Hot on the heels of my write-up of Kylie’s “Abbey Road Sessions”, I’ve got another anniversary-centric collection of revised picks from an extensive back catalogue. Tori Amos released her first solo album “Little Earthquakes” 20 years ago, and while the anniversary angle might have been a bit of an afterthought, it gives Tori a chance to consolidate her catalogue and – who knows – even pick up a few more.
However while Kylie’s album often totally transformed some of her older tracks, Tori’s selection were pretty much orchestra-ready in their original form. As a result we have a collection of perfectly lovely tracks spanning the breadth of her musical history (sort of), but the feeling that she’s had more face-lifts than the tracks have. Cheap shot, sorry.
Now anyone who’s read many of my reviews will know that I’m a sucker for a full orchestra. Even just slap a string section on something unexpectedly and I’ll lose my shit. So in that respect “Gold Dust” is a great idea for me. You just need to get away from the idea that anything was supposed to have changed with these songs, and treat the album a bit more like Tori’s equivalent to Madonna’s “Something to remember”. In other words, not a hit-heavy collection, but a coherent collection of great tracks.
That the tracks have barely changed is not a bad thing. The tracks she’s chosen – weighted towards the more acoustic and accessible early albums – fit together fine, and it’s such a diverse collection that you don’t distract yourself with thoughts of “why didn’t she pick so-and-so?”. Hell, even Boys for Pele’s sole track “Marianne” fits in here, who’d have thunk it?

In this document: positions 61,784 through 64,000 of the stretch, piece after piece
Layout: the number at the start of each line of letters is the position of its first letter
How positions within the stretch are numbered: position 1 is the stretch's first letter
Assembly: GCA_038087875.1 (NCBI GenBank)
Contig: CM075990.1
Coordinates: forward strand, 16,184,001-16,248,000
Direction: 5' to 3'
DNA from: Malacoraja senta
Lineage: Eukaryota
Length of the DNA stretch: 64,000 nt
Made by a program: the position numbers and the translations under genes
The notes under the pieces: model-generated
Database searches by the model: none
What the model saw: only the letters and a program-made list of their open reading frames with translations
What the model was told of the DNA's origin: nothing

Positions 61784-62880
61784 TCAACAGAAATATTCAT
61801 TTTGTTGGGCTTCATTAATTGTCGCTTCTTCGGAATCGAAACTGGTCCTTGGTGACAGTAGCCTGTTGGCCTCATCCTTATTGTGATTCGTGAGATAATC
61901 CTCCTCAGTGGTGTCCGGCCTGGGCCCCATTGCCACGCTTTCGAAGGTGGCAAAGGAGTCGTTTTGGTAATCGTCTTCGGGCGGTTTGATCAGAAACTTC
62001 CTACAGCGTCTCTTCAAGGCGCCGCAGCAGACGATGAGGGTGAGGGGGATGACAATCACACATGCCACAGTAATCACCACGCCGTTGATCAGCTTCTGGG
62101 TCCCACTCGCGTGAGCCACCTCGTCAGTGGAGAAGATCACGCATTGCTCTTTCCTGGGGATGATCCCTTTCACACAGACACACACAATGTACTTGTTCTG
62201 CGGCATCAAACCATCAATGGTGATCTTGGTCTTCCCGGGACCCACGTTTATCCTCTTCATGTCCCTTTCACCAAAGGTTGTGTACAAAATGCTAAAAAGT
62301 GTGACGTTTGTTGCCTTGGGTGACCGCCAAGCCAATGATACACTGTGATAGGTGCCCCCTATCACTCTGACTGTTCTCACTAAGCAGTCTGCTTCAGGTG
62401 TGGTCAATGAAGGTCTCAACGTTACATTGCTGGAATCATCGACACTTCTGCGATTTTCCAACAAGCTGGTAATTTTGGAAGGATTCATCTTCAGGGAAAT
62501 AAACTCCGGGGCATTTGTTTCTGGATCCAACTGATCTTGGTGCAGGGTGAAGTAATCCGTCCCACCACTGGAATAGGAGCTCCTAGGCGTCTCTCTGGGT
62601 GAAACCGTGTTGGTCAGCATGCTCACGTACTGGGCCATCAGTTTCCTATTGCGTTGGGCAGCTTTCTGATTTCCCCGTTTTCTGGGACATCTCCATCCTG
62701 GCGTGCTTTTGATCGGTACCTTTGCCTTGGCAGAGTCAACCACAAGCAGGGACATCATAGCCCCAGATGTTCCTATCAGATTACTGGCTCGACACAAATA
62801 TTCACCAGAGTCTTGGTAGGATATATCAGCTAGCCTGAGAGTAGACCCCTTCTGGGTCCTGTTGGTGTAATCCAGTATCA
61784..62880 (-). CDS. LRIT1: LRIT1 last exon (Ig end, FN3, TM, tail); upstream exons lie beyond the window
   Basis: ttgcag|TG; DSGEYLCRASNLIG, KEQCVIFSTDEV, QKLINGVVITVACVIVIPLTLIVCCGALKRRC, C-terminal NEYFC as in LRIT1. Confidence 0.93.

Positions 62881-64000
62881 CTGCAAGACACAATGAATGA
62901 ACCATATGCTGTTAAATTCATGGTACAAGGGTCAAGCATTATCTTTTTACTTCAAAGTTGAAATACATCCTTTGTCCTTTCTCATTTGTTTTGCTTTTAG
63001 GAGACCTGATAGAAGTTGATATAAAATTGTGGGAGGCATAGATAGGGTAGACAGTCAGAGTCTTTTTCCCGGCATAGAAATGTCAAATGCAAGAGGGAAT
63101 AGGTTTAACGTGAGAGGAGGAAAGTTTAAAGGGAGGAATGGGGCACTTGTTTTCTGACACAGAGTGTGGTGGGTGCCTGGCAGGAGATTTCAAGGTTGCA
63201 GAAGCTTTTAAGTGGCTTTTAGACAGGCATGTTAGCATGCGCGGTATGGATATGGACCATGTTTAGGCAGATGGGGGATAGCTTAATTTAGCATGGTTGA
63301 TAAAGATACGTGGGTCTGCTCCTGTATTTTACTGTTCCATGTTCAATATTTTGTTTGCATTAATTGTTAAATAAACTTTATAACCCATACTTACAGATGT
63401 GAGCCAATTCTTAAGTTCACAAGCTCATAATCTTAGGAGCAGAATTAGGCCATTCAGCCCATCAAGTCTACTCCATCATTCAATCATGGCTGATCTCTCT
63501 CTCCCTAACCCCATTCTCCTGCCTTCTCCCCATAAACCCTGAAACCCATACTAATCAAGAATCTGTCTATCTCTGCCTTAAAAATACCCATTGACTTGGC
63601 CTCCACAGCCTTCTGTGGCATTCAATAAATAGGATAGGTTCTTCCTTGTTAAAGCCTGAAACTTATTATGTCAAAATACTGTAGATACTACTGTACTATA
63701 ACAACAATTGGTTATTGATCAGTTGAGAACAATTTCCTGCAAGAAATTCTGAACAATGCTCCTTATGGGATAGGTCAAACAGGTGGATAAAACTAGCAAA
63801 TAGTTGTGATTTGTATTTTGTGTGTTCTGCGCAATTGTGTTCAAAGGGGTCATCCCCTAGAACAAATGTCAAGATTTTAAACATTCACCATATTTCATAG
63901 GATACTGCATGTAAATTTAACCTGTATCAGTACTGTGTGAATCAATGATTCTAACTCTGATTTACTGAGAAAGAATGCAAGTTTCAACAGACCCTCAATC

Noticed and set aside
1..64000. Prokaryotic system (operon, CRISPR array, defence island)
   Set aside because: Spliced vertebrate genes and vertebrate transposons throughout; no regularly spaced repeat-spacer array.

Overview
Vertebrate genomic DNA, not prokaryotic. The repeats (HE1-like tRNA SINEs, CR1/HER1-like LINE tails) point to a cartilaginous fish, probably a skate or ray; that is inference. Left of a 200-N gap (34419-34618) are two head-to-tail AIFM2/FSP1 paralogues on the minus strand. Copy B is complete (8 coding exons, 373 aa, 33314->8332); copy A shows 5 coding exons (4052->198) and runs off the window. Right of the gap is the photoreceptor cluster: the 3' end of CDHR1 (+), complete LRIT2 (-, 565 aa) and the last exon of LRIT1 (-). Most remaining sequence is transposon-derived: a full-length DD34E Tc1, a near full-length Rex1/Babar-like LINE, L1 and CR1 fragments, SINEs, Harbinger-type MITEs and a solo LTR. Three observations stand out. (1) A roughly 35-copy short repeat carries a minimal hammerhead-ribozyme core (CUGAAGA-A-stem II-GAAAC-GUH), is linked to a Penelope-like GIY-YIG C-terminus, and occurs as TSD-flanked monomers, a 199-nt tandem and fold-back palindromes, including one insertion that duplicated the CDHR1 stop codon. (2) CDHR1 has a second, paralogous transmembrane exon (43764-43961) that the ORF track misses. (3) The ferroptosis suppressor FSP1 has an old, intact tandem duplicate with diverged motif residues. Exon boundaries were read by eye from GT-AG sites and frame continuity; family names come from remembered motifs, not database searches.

It’s difficult to pick standouts other than the better-known tracks. “Silent all these years”, “Gold Dust” and “Yes, Anastasia” all sound lovely. Not entirely happy with what they’ve done with “Jackie’s Strength” though, just something with the vocals detracts from the original. The thing is that it’s so similar to the original anyway, you wonder what’s amiss. It’s like a changeling added to her back catalogue.
So I suppose all-in-all I feel that it was a good idea, and a nice celebration of all her tracks that sounded a bit orchestral. It’s certainly a nice listen, but I can’t help but wonder what some of the less-orchestral tracks from her canon could have sounded like with a total make-over. How about some braver choices from “From the choirgirl hotel”? I would have died to hear an orchestral version of “Black-dove (January)” or “Raspberry Swirl”. Oh wait, what was I saying about not thinking of song choices? I liked it, but felt like a bit of a safe re-tread of past glories.
Keepers for the iPod: Flavor, Yes Anastasia, Cloud on my tongue, Gold Dust, Flying Dutchman, Silent all these years.